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George Stubbs and Horse Painting

William Anderson with two Saddle-Horses©

Before the advent of the motor car, gentlemen of fashion could be recognised through the quality of their horses, carriages and grooms. The art of horse breeding, training and stabling developed throughout Europe to a high and ‘international’ standard. Illustrations in the Duke of Newcastle’s Méthode et invention nouvelle de dresser les chevaux, published in 1658, not only showed extraordinary feats of horsemanship but also the Duke’s stables at Welbeck Abbey, which incorporated a much better system of drainage and ventilation than was available to the human population.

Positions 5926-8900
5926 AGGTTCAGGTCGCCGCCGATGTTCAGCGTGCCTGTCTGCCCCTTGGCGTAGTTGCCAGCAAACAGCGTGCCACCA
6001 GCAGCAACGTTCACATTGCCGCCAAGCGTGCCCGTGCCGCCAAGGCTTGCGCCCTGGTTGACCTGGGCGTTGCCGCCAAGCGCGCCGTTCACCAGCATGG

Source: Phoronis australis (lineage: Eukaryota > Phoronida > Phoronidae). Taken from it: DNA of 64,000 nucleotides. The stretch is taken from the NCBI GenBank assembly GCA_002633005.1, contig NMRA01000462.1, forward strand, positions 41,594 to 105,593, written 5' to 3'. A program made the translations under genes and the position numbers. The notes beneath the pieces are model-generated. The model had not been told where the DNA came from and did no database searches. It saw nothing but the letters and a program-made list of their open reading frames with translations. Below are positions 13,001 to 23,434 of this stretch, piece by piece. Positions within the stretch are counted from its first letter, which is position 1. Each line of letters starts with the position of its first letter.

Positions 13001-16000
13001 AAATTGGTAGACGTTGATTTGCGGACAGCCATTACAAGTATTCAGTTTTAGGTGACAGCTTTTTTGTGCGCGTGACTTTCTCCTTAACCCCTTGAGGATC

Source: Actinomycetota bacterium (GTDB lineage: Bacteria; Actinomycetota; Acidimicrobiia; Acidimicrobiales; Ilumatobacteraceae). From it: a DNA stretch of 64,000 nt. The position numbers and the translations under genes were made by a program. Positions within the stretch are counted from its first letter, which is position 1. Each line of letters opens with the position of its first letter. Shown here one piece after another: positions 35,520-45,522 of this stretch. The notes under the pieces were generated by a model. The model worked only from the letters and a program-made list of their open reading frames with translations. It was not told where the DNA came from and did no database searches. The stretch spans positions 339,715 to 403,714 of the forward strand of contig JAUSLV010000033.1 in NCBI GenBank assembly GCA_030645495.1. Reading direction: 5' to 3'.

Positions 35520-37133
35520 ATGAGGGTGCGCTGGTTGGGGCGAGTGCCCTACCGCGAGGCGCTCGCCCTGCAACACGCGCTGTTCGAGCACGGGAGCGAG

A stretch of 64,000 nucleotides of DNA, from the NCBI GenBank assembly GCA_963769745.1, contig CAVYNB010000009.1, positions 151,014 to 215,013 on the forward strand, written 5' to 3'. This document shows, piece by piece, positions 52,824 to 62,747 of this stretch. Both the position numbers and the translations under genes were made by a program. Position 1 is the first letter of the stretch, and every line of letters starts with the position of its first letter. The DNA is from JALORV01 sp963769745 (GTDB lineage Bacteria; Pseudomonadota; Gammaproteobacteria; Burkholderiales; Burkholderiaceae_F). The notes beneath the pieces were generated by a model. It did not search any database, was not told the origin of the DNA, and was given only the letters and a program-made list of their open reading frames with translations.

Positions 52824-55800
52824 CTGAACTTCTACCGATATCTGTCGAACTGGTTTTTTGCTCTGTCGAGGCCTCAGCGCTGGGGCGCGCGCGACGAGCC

What is prized in reality is usually also prized in paint. George IV commissioned paintings of his stables, carriages and horses (nos. 28–30) and acquired Dutch seventeenth-century scenes of the life of the mews (nos. 8–10). George Stubbs (1724–1806) was one of the greatest equestrian artists in history. His paintings owe much to those of his Dutch predecessors, as well as to his revolutionary study of the anatomy of the horse.


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